To confirm the specificity of the primers, BTV serotypes 1 to 12 and the closely related orbivirus Epizootic hemorrhagic disease virus (EHDV) serotypes 1 to 4 reference strains (obtained from Yunnan Entry-Exit Inspection and Quarantine Bureau) were detected with the above primers. The result showed that BTV serotypes 1 to 12 were detected by the primers as positive, whereas EHDV serotypes 1 to 4 were detected as negative (not shown). This indicated that the above primers are specific to BTV, and no cross reaction occurred with EHDV.

      To prepare a standard sample pGEM-T121, the amplified products of BTV5 were cloned into pGEM-T Easy Vector (Promega, Madison, USA) and transformed into E. coli cells. The positive clones selected by blue-white screening and colony PCR were sequenced. Sequence analysis revealed that there was a perfect nucleotide match between the pGEM-T121 and detected fragment (not shown).

      To estimate the sensitivity of RT-PCR with the primers, serially diluted pGEM-T121 were used as template and PCR were conducted using above primers. Result showed that the sensitivity of the assay with the primers was 105 copies/μL of the pGEM-T121 (equivalent to 3.4 × 10-4 μg/mL) (Fig. 2).

      Figure 2.  Sensitivity detection for pGEM-T121. M, DL2000 marker; 1-5, 1×108 to 1×104 copies of pGEM-T121.

      To determine repeatability of the assay with the primers, the pGEM-T121 test was repeated three times, and five identical samples were tested each time. The results showed that all of the samples containing pGEM-T121 were positive.

      To evaluate the actual value of the method with the primers, mimic specimens, which contained different concentrations of the re-suspended viral fluids and calf serum, were assayed using the primers. The mimic specimens were prepared by mixing 50μL, 100μL, 150μL and 200μL viral fluids of BTV 5 with 150μL, 100μL, 50μL and 0μL of BTV antibodies freed calf serum (GibcoTM, New York, USA) respectively. The mimic specimens were centrifuged at 8 000 r/min for 3 min, and the supernatants were subjected to viral RNA extraction and RT-PCR analysis using the above primers. The result con firmed that these samples could be detected as positive (Fig. 3).

      Figure 3.  Detection of the mimic specimens with the assay. M, DL2000 Marker; 1, 50μL BTV5 + 150μL calf serum; 2, 100μL BTV5 + 100μL calf serum; 3, 150μL BTV5 + 50μL calf serum; 4, 200μL BTV5.

      Monitoring and controlling of BTV infection in cattle, sheep and goats remain a top priority in BTVendemic and epidemic countries that are concerned with exporting livestock free of this disease or those restricting the introduction of new serotypes into already existing endemic populations. While serological assays (16) are sensitive and easy to use they only provide evidence of earlier animal exposure to BTV but not necessarily an ongoing infection. Earlier work on cattle and sheep has provided evidence that seropositivity does not correlate with circulating BTV RNA or the presence of infectious virus in the blood of the seropositive animals. PCR is the best-known and most successfully implemented diagnostic molecular technology to the date, and it can monitor the existence of virus particles (2, 6). Moreover, the technique is far simpler and much faster than a regular serological test and a viral isolation identification method. However, current RT-PCR methods with one pair of primers do not provide universal detection of different serotypes of BTV.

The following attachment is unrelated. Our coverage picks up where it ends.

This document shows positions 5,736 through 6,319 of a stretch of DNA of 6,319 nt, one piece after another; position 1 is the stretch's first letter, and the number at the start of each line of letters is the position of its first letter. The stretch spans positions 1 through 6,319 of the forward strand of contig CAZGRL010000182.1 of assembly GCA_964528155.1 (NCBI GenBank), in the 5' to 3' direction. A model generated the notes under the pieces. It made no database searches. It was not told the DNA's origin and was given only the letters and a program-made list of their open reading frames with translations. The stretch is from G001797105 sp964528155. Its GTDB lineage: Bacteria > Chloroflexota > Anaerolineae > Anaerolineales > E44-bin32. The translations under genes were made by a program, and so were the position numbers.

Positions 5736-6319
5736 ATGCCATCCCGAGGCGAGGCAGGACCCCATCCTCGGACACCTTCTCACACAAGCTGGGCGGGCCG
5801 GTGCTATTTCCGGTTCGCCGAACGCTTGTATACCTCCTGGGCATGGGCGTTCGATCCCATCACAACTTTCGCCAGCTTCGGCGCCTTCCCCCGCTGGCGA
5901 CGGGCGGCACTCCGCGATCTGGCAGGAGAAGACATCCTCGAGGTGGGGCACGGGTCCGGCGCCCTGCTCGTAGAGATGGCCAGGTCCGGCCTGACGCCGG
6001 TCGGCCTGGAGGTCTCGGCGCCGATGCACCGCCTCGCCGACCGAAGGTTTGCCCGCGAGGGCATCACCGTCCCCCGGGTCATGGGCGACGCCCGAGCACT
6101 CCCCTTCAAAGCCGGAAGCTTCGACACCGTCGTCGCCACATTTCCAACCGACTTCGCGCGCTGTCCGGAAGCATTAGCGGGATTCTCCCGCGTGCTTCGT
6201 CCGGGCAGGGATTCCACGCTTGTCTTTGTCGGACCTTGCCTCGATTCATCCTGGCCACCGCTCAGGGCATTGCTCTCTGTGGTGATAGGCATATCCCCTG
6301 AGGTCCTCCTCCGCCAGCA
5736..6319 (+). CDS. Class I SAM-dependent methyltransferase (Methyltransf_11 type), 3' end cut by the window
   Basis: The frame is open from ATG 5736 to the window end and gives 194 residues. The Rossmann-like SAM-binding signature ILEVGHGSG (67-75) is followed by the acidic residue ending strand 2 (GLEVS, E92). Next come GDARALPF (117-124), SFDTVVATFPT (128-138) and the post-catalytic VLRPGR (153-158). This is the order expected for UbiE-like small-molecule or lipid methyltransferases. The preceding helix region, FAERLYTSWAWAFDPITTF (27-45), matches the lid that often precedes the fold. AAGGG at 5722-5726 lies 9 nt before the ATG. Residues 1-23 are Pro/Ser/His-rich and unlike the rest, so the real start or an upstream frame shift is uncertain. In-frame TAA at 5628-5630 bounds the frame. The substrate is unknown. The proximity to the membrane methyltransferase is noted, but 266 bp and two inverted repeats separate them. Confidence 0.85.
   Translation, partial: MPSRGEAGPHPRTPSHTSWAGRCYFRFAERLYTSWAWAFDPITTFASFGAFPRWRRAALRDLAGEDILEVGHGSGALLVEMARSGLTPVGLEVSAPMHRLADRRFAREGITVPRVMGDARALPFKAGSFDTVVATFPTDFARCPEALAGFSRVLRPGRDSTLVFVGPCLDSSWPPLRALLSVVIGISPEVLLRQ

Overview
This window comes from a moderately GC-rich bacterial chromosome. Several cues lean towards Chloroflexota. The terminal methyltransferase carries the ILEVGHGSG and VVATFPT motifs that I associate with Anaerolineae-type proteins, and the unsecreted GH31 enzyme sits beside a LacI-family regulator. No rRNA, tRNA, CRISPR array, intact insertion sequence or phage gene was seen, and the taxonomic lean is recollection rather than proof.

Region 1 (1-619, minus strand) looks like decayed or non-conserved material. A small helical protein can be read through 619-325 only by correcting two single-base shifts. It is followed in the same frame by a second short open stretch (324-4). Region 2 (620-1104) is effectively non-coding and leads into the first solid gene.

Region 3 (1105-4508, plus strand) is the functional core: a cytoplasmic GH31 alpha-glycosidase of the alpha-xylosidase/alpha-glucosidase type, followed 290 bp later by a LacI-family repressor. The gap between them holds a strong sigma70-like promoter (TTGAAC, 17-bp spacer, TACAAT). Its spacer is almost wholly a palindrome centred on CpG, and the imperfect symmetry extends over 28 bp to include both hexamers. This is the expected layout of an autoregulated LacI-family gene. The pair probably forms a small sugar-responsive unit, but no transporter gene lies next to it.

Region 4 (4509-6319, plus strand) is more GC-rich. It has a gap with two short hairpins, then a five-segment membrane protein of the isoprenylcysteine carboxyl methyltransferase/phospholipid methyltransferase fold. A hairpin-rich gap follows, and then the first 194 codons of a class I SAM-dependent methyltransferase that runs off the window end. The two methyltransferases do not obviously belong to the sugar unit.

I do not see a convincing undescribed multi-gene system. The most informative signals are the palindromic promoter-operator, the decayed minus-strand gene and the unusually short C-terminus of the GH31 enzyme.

This study analyzed the conserved genes VP7 and NS1 of BTV. The highly conserved region 5' end of the NS1 gene was taken as the detected fragment and unique primers were designed based on this region. The results indicated that the novel primers could be used in RT-PCR to detect successfully and specifically for 14 different randomly selected serotypes of BTV, and no cross-reactivity with the closely related orbivirus EHDV was observed. The sensitivity of the specific RT-PCR was 105 copies/μL of the pGEMT121 in preliminary test, and this should be improved through optimization of reaction conditions. The repeatability of the method with the novel primers was good. Results also revealed that the mimic specimens could be detected successfully. Moreover, completion of the assay required approximately only 3 h. In this study, each experiment was performed in triplicate with identical results.

      As a summary, the distinct primer set is suitable for detecting the NS1 gene of different BTV serotypes using RT-PCR, and has the potential to be a useful tool for high throughout screening and monitoring of BTV.

    Figure (3)  Reference (18) Relative (20)